31

What are the pitfalls of loaning money to friends or family? Is there a right way to do it?

43

There are two levels to consider here:

  1. Small amounts (To me, this means $20-30) - Just do it, if they pay you back, everything is fine. If they don't, it's not going to kill your friendship. In the latter case, don't harp on them about it just let it slide and don't loan them such money again
  2. Larger amounts - In general, don't loan them money. If you can afford to lose the money just give it to them as a gift. I usually give them the money saying something like "If you need this money, just take it, if you want to pay me back, great. If not, that's okay too". If you aren't prepared to say that, loaning them money is probably not a good plan.

That said, before loaning/giving anyone money ask yourself if it is good for them. If they have problems managing their money, or holding down a job, and you give them money, they are just going to come back for more later. In this type of situation, you shouldn't give/loan them money. But on the other hand, if a friend or family member has hit a rough patch and you know they are the kind of person that will be on their feet again soon, and you have nothing to lose, give them the money.

  • 3
    +1. Good strategy to distinguish between the small stuff & large stuff. – Chris W. Rea Nov 13 '09 at 17:56
  • 2
    To put it simply, don't lend any more than you can write off as a gift – Kevin Oct 3 '16 at 18:02
18

The big problem with lending money to friends and family is that if things go sour with the deal than you can lose something a lot more valuable than the money associated with the deal. As a result of that I no longer lend money to friends and family. If I have the extra money available and I know someone is really in need I'll give them the money no strings attached before I'll lend any. If they decide to give back the amount given at some point in the future so be it, but there will be no expectations.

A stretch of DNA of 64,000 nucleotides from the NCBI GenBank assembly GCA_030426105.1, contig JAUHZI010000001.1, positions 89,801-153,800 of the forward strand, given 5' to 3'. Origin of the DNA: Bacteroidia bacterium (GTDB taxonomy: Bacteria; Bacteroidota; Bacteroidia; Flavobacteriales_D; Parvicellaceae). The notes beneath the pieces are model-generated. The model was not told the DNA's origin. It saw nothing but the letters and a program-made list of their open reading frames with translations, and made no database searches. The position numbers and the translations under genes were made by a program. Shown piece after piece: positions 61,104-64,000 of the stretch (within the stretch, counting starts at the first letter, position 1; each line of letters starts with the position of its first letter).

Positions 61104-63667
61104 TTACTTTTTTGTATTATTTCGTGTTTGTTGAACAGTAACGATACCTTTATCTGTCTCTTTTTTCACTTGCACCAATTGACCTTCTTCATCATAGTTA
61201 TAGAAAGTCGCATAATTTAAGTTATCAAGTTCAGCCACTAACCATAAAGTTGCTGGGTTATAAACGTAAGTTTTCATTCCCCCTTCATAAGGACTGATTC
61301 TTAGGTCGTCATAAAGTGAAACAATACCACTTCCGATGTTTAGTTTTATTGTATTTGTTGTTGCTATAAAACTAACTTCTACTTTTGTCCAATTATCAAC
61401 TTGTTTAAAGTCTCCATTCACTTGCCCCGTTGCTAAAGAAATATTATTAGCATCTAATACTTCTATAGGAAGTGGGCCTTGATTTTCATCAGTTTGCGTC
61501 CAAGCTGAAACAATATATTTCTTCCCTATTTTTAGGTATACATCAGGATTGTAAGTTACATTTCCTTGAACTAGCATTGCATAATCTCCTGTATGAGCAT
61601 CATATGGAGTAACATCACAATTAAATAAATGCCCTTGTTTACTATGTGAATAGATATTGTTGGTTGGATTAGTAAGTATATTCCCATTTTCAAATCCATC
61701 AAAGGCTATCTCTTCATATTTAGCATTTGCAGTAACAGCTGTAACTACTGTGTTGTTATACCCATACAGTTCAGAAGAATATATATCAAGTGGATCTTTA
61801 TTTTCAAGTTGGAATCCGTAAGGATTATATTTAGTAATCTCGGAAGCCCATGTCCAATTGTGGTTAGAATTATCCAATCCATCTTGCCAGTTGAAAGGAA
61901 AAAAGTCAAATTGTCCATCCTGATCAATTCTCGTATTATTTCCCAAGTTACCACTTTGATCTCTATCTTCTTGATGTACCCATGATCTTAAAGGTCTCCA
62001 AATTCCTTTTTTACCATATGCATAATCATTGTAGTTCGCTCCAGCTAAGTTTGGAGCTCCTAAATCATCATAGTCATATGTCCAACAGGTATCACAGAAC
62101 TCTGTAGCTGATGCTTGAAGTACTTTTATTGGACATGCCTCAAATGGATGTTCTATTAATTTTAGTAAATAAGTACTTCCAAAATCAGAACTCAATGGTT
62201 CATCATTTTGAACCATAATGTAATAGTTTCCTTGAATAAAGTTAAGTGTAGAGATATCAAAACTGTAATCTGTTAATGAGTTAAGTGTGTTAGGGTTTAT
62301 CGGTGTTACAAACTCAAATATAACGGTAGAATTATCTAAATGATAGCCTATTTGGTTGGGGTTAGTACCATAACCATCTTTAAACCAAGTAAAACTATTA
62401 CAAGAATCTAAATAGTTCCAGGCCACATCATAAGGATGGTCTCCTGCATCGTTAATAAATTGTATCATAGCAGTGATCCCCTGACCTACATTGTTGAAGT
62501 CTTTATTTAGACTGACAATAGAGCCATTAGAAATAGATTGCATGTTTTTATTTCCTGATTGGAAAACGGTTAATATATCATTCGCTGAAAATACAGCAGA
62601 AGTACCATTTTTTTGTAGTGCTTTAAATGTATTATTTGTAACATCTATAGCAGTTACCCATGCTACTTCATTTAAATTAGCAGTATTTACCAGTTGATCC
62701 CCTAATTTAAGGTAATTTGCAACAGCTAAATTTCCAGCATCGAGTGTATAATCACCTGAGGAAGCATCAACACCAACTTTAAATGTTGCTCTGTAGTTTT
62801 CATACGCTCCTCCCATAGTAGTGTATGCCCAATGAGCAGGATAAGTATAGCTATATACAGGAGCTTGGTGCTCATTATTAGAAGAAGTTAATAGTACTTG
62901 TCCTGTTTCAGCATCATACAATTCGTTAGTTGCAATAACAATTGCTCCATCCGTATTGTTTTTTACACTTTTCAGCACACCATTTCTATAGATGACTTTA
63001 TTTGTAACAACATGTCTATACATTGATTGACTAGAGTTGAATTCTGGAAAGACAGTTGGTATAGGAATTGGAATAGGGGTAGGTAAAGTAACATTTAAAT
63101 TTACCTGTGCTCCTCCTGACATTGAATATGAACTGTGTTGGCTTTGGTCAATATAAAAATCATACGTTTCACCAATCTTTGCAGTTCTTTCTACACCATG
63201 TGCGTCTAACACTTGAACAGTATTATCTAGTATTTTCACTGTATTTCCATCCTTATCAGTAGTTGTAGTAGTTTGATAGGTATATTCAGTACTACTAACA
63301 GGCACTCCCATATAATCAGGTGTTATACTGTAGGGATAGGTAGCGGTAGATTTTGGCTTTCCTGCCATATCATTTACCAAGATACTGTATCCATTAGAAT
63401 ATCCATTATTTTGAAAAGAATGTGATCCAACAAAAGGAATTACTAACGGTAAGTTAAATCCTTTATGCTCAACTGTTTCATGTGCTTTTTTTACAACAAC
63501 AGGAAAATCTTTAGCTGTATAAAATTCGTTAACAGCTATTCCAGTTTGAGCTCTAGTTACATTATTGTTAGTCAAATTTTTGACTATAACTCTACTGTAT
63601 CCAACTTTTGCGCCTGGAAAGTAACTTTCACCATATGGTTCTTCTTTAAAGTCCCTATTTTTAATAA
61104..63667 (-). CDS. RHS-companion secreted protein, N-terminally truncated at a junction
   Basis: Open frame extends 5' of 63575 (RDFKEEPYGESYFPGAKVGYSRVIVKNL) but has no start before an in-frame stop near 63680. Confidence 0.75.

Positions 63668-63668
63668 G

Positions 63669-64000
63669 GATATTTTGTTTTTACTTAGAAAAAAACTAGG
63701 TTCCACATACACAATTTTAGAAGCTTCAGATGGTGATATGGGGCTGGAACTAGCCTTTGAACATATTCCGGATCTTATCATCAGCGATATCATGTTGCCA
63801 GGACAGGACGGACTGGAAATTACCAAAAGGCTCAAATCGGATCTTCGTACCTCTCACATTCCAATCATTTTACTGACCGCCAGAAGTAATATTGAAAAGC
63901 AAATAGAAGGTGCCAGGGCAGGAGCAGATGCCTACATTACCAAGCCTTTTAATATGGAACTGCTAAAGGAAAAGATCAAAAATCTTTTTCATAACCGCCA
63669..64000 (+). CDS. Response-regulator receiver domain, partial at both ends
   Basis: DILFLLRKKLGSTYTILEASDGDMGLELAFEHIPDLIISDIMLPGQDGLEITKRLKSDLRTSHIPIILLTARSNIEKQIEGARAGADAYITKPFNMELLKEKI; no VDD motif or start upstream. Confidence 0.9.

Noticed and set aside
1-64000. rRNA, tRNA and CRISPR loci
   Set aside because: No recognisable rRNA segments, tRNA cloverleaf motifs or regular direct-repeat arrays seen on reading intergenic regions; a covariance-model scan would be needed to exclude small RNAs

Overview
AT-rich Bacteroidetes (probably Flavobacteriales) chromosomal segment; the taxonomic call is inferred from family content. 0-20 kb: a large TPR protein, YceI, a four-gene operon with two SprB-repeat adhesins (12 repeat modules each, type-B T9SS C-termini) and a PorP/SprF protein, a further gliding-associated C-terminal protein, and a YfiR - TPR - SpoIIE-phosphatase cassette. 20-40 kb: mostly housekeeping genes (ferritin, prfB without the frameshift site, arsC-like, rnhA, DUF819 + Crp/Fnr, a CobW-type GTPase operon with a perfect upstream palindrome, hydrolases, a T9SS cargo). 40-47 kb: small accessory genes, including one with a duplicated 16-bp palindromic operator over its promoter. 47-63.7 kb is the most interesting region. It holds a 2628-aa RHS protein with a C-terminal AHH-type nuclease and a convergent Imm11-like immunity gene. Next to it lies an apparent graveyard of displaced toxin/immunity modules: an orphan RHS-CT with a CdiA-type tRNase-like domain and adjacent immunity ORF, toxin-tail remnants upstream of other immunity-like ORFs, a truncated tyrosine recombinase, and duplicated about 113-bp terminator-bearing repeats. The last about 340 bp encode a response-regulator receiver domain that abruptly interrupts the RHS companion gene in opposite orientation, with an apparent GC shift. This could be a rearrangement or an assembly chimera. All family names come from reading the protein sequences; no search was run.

Thanksgiving dinner just has a different taste to it when someone at the table owes someone else money.

14

I recently lent some money to my sister. While I generally agree with Phillip that lending to family and friends should be avoided, I felt I needed to make an exception. She really needed the cash, and my husband and I agreed that we would be ok without it. Here are some guidelines I used that may be helpful to others:

  • Make sure you don't need the money. (And ensure your partner agrees!) Run through the scenario of never getting paid back. If you won't be ok without that money, then you just can't afford to lend it.
  • Be clear about your expectations. Write up a contract if you really want to be official. With my sister, I simply wrote an email with all the specifics, so that both she and I would have it to reference if there was confusion later about what was due when. Include when payments would begin, their amount and frequency. Talk with the borrower to ensure that your expectations are realistic.
  • Keep track of payments carefully. Use checks, or give them a receipt.
  • Talk directly about concerns for your relationship. Be honest with yourself about how you'll feel if you don't get paid back. If you feel that you wouldn't be able to get over it, then it's not worth risking your friendship, and it's fair to tell your friend that. Agree ahead of time that this is a business deal and you'll both work hard to not let it influence your relationship.

In the end, I think lending to family and friends should be avoided, and certainly should not be done lightly, but by communicating clearly and directly, and keeping careful records, I think you can help someone out and still avoid the lingering awkwardness at future Thanksgivings when one person is convinced that the other owes one more payment, and the other swears it was paid in full.

  • 1
    +1 for the written-down terms. Also, even if you both didn't really "need" the terms written down, it may still be needed/useful when confronted with a third-one like IRS. – Ángel Jun 23 '16 at 21:53

Your Answer

By clicking “Post Your Answer”, you agree to our terms of service, privacy policy and cookie policy